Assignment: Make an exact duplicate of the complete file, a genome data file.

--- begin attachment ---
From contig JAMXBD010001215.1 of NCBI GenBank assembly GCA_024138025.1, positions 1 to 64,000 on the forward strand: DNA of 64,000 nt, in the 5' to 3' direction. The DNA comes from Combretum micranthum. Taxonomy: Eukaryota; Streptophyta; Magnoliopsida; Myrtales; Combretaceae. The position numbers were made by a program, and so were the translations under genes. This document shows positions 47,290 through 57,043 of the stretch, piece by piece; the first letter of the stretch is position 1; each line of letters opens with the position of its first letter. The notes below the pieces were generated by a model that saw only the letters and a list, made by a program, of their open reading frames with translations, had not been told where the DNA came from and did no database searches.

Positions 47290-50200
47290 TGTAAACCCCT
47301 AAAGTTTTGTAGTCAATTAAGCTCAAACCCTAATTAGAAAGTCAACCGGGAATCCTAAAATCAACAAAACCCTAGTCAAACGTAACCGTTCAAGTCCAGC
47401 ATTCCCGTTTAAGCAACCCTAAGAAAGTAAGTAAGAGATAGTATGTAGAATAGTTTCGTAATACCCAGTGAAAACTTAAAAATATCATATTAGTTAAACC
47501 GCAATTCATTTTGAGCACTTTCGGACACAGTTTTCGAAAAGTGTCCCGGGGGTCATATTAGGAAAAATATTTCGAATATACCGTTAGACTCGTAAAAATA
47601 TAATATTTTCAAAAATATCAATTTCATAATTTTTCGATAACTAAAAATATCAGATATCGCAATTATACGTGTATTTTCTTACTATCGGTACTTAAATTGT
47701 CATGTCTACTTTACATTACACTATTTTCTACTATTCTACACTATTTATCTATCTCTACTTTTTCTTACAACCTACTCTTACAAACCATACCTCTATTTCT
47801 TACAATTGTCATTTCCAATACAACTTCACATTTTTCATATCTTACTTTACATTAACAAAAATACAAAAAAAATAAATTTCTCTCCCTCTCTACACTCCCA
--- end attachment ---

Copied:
From contig JAMXBD010001215.1 of NCBI GenBank assembly GCA_024138025.1, positions 1 to 64,000 on the forward strand: DNA of 64,000 nt, in the 5' to 3' direction. The DNA comes from Combretum micranthum. Taxonomy: Eukaryota; Streptophyta; Magnoliopsida; Myrtales; Combretaceae. The position numbers were made by a program, and so were the translations under genes. This document shows positions 47,290 through 57,043 of the stretch, piece by piece; the first letter of the stretch is position 1; each line of letters opens with the position of its first letter. The notes below the pieces were generated by a model that saw only the letters and a list, made by a program, of their open reading frames with translations, had not been told where the DNA came from and did no database searches.

Positions 47290-50200
47290 TGTAAACCCCT
47301 AAAGTTTTGTAGTCAATTAAGCTCAAACCCTAATTAGAAAGTCAACCGGGAATCCTAAAATCAACAAAACCCTAGTCAAACGTAACCGTTCAAGTCCAGC
47401 ATTCCCGTTTAAGCAACCCTAAGAAAGTAAGTAAGAGATAGTATGTAGAATAGTTTCGTAATACCCAGTGAAAACTTAAAAATATCATATTAGTTAAACC
47501 GCAATTCATTTTGAGCACTTTCGGACACAGTTTTCGAAAAGTGTCCCGGGGGTCATATTAGGAAAAATATTTCGAATATACCGTTAGACTCGTAAAAATA
47601 TAATATTTTCAAAAATATCAATTTCATAATTTTTCGATAACTAAAAATATCAGATATCGCAATTATACGTGTATTTTCTTACTATCGGTACTTAAATTGT
47701 CATGTCTACTTTACATTACACTATTTTCTACTATTCTACACTATTTATCTATCTCTACTTTTTCTTACAACCTACTCTTACAAACCATACCTCTATTTCT
47801 TACAATTGTCATTTCCAATACAACTTCACATTTTTCATATCTTACTTTACATTAACAAAAATACAAAAAAAATAAATTTCTCTCCCTCTCTACACTCCCA